After leaving the nation in 1964, Malcolm founded Muslim Mosque Inc. He decides to leave the nation, making a Muslim trip to Mecca. Here, he was not judged by his race by the Orthodox Muslims. Not only did he create an Organization of Afro-American Unity while he was there, he also changed his name to El-Hajj Malik El-Shabazz. During this trip to Mecca, he is converted, once again, to another branch of the religion called Sunni Islam. Malcolm believes the solution to the United States problems is to convert anyone and everyone to orthodox Islam. This large change was to transition from civil rights to human rights. As Malcolm’s departure from the Nation grew broader, the death threats and hostility from the people grew even larger. Malcolm was beginning to become hated. The leader of the Nation of Islam lived a short life, being assassinated like his father on February 21, 1965. He was speaking publicly in the Audubon Ballroom in the city of Harlem, being murdered by three members from the Nation.
In conclusion, Malcolm X, also called El-Hajj Malik El-Shabazz, was an incredibly large influence in the religion of Islam and to the race of the African-Americans. Many admired Malcolm and his teachings, and they lived their lives parallel to what he taught. The death of the leader impacted many people in a very negative way, leaving them without a role model or a father-figure to look up to. He was a very important part to the Islamic culture, as well as a celebrity to the United States. The teachings of Malcolm X still reside today, and are followed by many people all over the world.
During the time Chaucer wrote the Canterbury Tales, men viewed women as the lesser of the two sexes. In writing about the wife of Bath, Chaucer draws upon much of […]
Ottoman Empire had a dynasty compared to no other empire that existed before, and its success led to it spanning the medieval, early modern and lastly the current period’s holding […]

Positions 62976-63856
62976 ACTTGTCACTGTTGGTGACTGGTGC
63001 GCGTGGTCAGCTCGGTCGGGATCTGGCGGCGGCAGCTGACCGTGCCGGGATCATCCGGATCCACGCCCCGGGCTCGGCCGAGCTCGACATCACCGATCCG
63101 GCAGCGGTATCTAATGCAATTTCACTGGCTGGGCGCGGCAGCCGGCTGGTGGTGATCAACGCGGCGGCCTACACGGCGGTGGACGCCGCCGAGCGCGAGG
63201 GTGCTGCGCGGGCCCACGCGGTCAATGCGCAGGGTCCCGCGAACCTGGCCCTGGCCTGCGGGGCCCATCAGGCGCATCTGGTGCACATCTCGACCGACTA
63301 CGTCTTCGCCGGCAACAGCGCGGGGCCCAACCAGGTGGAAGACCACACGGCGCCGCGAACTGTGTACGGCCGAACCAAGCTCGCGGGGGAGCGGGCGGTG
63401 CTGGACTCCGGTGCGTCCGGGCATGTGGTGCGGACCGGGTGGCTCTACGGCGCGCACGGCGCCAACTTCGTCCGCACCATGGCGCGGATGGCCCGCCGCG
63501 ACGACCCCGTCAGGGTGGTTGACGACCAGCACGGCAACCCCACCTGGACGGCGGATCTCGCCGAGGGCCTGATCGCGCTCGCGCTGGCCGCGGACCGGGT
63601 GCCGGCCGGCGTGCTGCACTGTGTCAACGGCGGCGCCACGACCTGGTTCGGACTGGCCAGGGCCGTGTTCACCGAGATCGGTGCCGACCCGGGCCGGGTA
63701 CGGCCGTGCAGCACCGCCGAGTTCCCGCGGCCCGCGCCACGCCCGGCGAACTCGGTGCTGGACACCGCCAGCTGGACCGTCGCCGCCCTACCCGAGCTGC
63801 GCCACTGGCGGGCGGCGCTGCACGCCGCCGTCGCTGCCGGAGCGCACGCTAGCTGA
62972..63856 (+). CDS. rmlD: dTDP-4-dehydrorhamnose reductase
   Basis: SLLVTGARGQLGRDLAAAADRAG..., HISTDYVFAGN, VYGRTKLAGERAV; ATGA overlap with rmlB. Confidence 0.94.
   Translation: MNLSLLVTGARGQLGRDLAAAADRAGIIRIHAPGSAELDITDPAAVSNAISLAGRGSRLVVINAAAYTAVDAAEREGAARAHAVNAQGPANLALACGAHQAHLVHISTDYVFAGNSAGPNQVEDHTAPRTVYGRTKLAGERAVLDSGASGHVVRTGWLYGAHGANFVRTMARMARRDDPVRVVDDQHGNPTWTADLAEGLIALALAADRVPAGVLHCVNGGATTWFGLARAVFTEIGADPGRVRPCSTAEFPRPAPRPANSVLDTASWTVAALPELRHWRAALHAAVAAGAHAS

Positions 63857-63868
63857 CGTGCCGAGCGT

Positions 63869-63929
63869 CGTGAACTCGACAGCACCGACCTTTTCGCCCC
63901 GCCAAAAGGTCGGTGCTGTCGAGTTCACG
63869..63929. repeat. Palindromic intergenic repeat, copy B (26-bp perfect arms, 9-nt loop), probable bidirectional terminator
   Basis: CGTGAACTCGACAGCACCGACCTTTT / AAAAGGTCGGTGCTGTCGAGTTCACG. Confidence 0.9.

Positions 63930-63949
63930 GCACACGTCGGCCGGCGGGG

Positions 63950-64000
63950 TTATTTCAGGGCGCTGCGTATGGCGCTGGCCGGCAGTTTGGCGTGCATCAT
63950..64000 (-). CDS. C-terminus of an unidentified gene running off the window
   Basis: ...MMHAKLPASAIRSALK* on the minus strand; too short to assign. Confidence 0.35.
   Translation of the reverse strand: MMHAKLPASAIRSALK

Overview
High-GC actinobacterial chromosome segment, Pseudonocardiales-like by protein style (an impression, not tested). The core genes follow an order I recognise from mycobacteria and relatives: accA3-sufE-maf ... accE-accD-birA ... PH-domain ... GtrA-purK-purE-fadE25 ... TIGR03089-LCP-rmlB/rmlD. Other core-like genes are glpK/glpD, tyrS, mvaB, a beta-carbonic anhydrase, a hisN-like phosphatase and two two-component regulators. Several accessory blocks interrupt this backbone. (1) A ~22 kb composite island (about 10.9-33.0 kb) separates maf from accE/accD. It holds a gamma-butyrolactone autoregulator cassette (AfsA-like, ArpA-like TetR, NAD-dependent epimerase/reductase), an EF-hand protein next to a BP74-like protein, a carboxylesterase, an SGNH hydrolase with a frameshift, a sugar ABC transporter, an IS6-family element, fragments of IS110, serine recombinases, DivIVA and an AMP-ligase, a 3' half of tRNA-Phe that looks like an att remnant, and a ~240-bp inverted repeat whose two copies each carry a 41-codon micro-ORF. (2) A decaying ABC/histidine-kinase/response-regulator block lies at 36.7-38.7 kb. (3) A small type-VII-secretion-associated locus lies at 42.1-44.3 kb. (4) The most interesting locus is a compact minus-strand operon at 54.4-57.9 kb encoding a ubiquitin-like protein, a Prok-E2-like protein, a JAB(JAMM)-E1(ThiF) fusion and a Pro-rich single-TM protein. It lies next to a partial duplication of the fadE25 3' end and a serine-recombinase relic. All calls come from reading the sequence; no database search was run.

Many of Robert Frost’s poems explore the splendor of the outdoors. In poems such as “A Prayer in Spring” and “To the Thawing Wind,” the speakers show appreciation of nature’s […]
The liberation of immigrants from the chains of their home countries, and the welcoming integration of these individuals into American life is the main message expressed by Emma Lazarus in […]
Death has been a prominent theme across literature, with its countless interpretations showcasing the diverse ways it has influenced different authors. Thomas Hardy’s novel The Mayor of Casterbridge is described […]
Medea is arguably one of the first pieces of feminist literature. Written around 431 BCE, the playwright, Euripides was only awarded third place out of three at the annual Athenian […]
Sylvia Plath, the author of The Bell Jar, once said, “Is there no way out of the mind?” (Sylvia). Like her protagonist, Esther Greenwood, Plath struggled with depression and mental […]
In The Garden of Eden, David Bourne retreats into his writing to escape the complications of his life, complications located predominantly in the actions and moods of his young wife, […]
In William Shakespeare’s Richard III, Richard opens the play by informing the audience that, since he is “not shap’d for sportive tricks ” (I.i.16) that are expected in the peacetime […]
An African American leader of Islam was born on May 19, 1925. Malcolm X, whose birth name is Malcolm Little, was born in Omaha, Nebraska. The father of Malcolm X […]